We have make list of the 25 top websites of year 2008, now mostly website designers make better ideas according to latest trend as we have seen in web 2.0 techniques. We’ve listed the websites from top to bottom, this list is based on nominations by readers and TIME, and judged against a common set of criteria, including standards of web accessibility.
Please post your comment on this list below, or contact us if you have nominations for next year’s list.
Inquiring minds want to know: Where’s the cheapest gas? GasBuddy can tell you. The site collects real-time prices from some 750,000 volunteer price “spotters,” who send in daily updates from their local stations. With prices varying by up to 50 cents from one station to the next in some cities, it pays to stay informed. A heat map displays where prices are currently the highest (California) and lowest (Wyoming). GasBuddy also shows you how prices have changed over time and can send mobile updates to your phone. Other similar but less comprehensive services include MapQuest’s Gas Prices and Gas Price Watch.
There’s a reason no one ever reads the instruction manual. Ho. Hum. That’s why the video how-to site Howcast is such a gem. It breaks from its more staid counterparts, such as Expert Village and eHow, by injecting a necessary dose of humor. Come here to learn “how to make a move on a girl while watching a movie on a couch” and “how to become a saint.” Each video is rated often by thousands of members so you won’t waste bandwidth on the boring ones. We also like WonderHowTo, which neatly indexes and ranks how-to videos from hundreds of other sites.
Social shopping is a buzz phrase you’ll be hearing a lot about soon. To see it in action, head to iliketotallyloveit.com. Shoppers post photos of items they like, then solicit opinions and comments from others. The most popular items bubble to the top, serving as a way to spot trends early. Recent faves have included a pair of limited-edition sunglasses worn by rapper Kanye West and a really cool spork (a spoon/fork). For a more curated view of special products, check out Things I’ve Bought That I Love “things” run the gamut from chocolate to lip gloss.
Focused on “real style for real people,” Omiru doesn’t just tell you what the fashion trends are Ã¢â‚¬â€ it helps you figure out what actually looks good on you. High-waisted pants aren’t flattering on most people (in fact, 70% of people polled by Omiru won’t be wearing them this year, even though they’re back in style), but horizontal stripes can be (they don’t make you look fat if they’re narrow). The site recommends dresses for curvy petites and accessories for your little black dress. Sure, tips like these are sprinkled throughout more mainstream fashion sites like Glam and Style, but Omiru’s laser focus on practical fashion advice makes it a don’t-miss.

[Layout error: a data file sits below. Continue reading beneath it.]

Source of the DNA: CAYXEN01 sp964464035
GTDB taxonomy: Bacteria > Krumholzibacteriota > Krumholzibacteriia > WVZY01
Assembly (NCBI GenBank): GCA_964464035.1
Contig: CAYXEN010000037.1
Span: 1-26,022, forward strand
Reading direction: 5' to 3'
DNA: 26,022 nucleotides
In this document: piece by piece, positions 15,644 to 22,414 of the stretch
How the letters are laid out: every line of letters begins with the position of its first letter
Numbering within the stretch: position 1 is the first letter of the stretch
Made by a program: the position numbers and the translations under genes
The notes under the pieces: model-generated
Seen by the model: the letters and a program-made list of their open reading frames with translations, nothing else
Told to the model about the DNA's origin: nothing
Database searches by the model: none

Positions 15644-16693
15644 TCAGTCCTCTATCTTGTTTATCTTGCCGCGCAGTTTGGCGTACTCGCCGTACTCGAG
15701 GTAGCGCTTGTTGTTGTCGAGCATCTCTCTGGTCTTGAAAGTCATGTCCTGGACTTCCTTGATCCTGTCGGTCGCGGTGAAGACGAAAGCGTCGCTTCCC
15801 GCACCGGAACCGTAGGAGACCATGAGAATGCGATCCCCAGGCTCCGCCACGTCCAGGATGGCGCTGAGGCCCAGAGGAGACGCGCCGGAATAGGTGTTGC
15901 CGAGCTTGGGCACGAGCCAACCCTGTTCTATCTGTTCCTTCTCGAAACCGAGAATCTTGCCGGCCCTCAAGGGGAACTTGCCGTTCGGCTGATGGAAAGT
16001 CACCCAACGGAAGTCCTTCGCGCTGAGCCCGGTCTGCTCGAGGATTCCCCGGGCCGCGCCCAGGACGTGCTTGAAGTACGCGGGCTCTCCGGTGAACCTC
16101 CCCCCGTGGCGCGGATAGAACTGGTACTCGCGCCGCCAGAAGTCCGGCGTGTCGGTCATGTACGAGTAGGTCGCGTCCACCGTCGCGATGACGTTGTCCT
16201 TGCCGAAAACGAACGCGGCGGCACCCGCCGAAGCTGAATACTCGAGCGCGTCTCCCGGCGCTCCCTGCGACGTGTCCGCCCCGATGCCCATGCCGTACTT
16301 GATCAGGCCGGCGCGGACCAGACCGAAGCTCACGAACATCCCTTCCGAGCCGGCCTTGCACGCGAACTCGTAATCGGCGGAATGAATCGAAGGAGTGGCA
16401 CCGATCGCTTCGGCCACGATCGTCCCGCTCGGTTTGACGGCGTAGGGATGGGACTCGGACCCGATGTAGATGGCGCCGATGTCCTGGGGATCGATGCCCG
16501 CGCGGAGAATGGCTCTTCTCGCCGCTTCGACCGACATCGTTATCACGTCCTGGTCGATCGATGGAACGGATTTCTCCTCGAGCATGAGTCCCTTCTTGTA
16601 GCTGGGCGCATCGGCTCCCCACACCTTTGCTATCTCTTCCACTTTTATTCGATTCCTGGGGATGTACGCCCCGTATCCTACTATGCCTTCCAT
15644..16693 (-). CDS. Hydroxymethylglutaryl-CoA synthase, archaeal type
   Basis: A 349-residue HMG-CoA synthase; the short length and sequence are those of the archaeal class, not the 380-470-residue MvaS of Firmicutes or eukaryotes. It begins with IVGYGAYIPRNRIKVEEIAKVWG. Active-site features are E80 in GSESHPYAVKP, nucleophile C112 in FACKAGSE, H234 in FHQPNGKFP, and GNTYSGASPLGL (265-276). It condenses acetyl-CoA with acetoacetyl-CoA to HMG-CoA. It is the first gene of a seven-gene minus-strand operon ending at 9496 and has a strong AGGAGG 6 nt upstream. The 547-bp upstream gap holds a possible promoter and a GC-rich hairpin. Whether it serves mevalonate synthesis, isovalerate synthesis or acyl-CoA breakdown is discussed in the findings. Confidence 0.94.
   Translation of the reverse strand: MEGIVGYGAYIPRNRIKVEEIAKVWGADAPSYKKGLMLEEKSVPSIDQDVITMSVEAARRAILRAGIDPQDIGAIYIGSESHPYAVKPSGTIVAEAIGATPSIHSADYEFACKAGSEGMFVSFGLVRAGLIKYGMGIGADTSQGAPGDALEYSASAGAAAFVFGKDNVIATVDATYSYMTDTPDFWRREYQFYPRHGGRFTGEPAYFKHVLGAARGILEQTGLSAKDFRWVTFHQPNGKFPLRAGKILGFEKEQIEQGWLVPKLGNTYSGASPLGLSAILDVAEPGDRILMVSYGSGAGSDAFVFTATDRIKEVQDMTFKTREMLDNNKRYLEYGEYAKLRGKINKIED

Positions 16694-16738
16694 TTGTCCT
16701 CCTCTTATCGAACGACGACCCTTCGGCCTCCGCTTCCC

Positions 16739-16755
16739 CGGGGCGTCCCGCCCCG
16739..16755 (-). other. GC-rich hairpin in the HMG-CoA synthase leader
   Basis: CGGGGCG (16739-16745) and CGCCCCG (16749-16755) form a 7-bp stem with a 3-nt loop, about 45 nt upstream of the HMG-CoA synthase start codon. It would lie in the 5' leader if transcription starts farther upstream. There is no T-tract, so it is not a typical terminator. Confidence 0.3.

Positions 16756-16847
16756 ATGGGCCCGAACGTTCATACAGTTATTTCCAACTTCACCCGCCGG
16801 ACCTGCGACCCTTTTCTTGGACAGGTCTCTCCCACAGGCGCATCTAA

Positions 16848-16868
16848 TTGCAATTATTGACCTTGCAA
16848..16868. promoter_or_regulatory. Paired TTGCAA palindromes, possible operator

It’s hard for many people to talk openly about their mental-health concerns, so it’s especially important to have online resources to rely on. PsychCentral is a good place to start. Visitors can take simple quizzes to get a general sense of whether they might have a problem, then check the “Ask the Therapist” section for answers to questions about all kinds of topics, ranging from borderline personality disorder to infidelity. There’s even a section in which members can rate their personal experiences with prescription drugs. If you want more news and research, visit MentalHelp.net or the government’s more comprehensive National Institute of Mental Health site.
Ever spent top dollar on a hotel, only to get stuck in a crummy room? TripKick, which launched in May 2008, solves this dilemma by telling you which floors are best and which rooms to avoid. When we searched for the Hilton Las Vegas, for example, TripKick told us not only which rooms had the best view, but also which were too close to the elevators and noisy vending machines. Travelers can also add their own room ratings. For now, TripKick covers 250 hotels in 12 U.S. cities and it’s adding a new city each month. The site borrows its concept from the airline-seat rating service SeatGuru, which has provided clear maps of the interior of commercial planes for years. Both sites improve your odds of having a truly bon voyage.
The best travel guides have one thing in common: they’re up to date. That’s why WikiTravel has become the most invaluable travel resource on the Web. While message boards like Lonely Planet’s Thorn Tree Travel Forum are great for specific questions such as “Should I spend more than a day at Angkor Wat?” and community sites like TripAdvisor are useful for seeing other folks’ photos and reviews, only WikiTravel keeps a concise, current directory of nearly 20,000 destinations. It’s so complete, you’ll be tempted to skip the guidebook altogether.
8. Yahoo! Answers
Advice is everywhere on the Web, but nowhere is it more accessible than at Yahoo! Answers. Questions are arranged both by topic and what’s most popular (e.g., “Is rinsing your hair with milk good for it?”) and get all sorts of amusing, creative and, occasionally, helpful responses. Contributors compete to boost their rankings by answering the most questions and collecting the most positive feedback on their replies. If you’ve got yet more questions needing answers, visit Ask Metafilter or the newer Try This.